Archives For David Fitch

 

This week, I’ve been revising the theology chapter of my forthcoming book on conversation, HOW THE BODY OF CHRIST TALKS (Brazos Press, 2019), and getting ready for some upcoming events that I will be doing on conversation.

 

Here’s a list of books that have played a vital role in shaping the theology of my work on conversation.

 

By ERB Editor C. Christopher Smith

 

   

Faithful Presence: Seven Disciplines That Shape the Church for Mission 

David Fitch

Continue Reading…

 

Here are a few new book releases from this week that are worth checking out:

(Where possible, we have also tried to include a review/interview related to the book…)

   

Seven Practices for the Church on Mission

David Fitch

NEXT BOOK >>>>>

Continue Reading…

 

Here are 5 essential ebooks on sale now that are worth checking out:
(David Fitch, J.K. Rowling, Soong-Chan Rah MORE)

 

THEOLOGY CLASSICS –
15 Essential Ebooks Under $3ea!
  

 

Via our sister website Thrifty Christian Reader
To keep up with all the latest ebook deals,
be sure to connect with TCR via email or on Facebook

 

#1:
Faithful Presence: Seven Disciplines That Shape the Church for Mission

David Fitch

*** $5.99 ***

Continue Reading…

 

Here are a few new book releases from this week that are worth checking out:

(Where possible, we have also tried to include a review/interview related to the book…)

Liturgy of the Ordinary: Sacred Practices in Everyday Life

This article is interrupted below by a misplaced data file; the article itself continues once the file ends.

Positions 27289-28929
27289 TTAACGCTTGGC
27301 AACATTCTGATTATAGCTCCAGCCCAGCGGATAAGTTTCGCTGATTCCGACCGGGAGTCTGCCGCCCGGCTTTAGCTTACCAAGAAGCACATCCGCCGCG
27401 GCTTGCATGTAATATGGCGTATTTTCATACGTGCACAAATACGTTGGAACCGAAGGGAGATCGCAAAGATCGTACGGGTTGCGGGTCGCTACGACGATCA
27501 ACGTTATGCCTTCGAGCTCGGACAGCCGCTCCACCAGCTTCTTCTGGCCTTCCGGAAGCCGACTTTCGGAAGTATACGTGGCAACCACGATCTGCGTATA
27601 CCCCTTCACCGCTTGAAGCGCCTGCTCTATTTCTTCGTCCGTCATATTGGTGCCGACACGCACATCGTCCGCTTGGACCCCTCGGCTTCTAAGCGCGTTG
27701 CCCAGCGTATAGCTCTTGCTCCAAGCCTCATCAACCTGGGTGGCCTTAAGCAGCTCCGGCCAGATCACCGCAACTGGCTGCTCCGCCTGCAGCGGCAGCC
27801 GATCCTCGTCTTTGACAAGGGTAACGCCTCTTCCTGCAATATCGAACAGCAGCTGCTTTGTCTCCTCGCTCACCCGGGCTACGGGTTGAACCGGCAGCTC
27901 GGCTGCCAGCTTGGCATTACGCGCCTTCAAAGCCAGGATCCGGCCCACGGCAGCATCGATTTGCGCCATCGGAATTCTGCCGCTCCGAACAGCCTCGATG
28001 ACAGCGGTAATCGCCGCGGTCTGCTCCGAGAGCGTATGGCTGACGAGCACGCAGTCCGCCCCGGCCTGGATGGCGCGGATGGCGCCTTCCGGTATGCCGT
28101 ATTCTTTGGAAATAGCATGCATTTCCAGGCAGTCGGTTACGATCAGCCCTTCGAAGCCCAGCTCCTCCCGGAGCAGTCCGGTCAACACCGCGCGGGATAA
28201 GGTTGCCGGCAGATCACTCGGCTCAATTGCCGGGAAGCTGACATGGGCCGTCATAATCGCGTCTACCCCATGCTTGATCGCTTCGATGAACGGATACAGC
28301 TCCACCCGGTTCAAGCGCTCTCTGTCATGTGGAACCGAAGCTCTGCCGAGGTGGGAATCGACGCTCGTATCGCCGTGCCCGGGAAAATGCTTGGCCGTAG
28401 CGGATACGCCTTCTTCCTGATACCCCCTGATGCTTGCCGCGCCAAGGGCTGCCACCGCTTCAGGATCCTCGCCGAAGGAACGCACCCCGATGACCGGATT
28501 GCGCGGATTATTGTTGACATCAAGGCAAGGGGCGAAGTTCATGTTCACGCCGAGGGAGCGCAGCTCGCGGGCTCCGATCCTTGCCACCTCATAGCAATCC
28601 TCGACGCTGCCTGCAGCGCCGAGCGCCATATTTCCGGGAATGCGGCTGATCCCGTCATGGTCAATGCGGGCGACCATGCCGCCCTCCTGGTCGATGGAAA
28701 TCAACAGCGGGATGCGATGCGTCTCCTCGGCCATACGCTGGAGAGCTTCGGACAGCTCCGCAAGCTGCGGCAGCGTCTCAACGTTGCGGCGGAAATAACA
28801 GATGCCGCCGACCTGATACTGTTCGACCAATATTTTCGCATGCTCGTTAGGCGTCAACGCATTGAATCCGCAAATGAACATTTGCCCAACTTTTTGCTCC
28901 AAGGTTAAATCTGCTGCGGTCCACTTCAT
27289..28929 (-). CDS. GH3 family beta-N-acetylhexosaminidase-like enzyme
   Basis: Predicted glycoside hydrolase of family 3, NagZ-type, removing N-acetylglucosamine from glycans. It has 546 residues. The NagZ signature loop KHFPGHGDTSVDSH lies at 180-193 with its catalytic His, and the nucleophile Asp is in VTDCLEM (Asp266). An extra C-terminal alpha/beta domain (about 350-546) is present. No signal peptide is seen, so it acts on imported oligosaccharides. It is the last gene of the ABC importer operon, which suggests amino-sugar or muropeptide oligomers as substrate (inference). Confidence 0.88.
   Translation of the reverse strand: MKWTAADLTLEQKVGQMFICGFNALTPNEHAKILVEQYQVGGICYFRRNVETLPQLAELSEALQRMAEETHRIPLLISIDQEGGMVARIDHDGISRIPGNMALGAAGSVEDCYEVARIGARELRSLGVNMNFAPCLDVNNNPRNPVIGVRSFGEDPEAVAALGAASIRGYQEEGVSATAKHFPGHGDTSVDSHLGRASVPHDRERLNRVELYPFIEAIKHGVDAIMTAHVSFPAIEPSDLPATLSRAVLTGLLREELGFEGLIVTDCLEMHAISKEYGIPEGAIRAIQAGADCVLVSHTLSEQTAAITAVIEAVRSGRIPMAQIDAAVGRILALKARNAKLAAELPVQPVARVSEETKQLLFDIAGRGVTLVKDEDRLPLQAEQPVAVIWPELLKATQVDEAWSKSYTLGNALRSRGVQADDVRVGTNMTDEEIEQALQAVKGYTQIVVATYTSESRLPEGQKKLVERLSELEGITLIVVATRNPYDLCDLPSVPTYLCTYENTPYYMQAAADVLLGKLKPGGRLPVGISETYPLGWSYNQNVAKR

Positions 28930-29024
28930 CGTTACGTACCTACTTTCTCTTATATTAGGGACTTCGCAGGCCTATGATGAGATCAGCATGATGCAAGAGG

Tish Harrison Warren

 

Read a review by Byron Borger of Hearts and Minds Books
(and for a limited time, buy the book from him for half-off!)

NEXT BOOK >>>>>

 

Continue Reading…

 

David Fitch

Here is the second of the audio recordings from the Slow Church Conference that we hosted last week here at Englewood Christian Church.
*** CLICK HERE for the 1st talk that we posted, by Willie Jennings.

Our aim for the conference was to foster conversation around the work of several key theologians whose work inspired the Slow Church book that John Pattison and I wrote.

[ Download a FREE sampler of the SLOW CHURCH book here… ]

David Fitch is B. R. Lindner Chair of Evangelical Theology at Northern Seminary in Chicago.

Continue Reading…

 

On April 3-5, we will be hosting:

Slow Church Conference

The Slow Church Conference

A conversation curated by Chris Smith and John Pattison,
co-authors of the Slow Church book
(coming June 2014, IVP / Praxis Books)

Registration and More Details:
http://SlowChurchConference.com

When: April 3-5, 2014 (Thursday evening through Saturday lunch)
Where: Englewood Christian Church / Indianapolis
Cost:  $99 (Early Bird, through Jan. 31 Feb 7)  / $149 (Feb 8 and later)
NEW: Starting Feb 8, we will be offering a Student Rate of $99!
(Students should use promotion code: STUDENT2014 )
        This price includes 6 locally-sourced meals during the conference

 
Keynote Speakers Include: Christine Pohl, David Fitch, Phil Kenneson, Carol Johnston
(Plus one other distinguished speaker, who will be announced soon)
 


We’d love to get your help spreading the word about this special event… (Even if you won’t be able to be here yourself… )

  1. If you plan to participate, register now
  2.  

  3. Share the link to the conference website with others who might be interested:
    http://SlowChurchConference.com/
  4.  

  5. Invite Facebook friends who might be interested, using our special FB E-vite.

 

We really appreciate your help in getting the word out
about the Slow Church Conference!

 

Are You Prodigal Enough?

A Review of

Prodigal Christianity: 10 Signposts into the Missional Frontier
David Fitch and Geoff Holsclaw

Hardback: Jossey-Bass, 2013.
Buy now:  [ Amazon ]  [ Kindle ]

 
Reviewed by Christian J. Amondson
 

CLICK HERE for a video overview of the book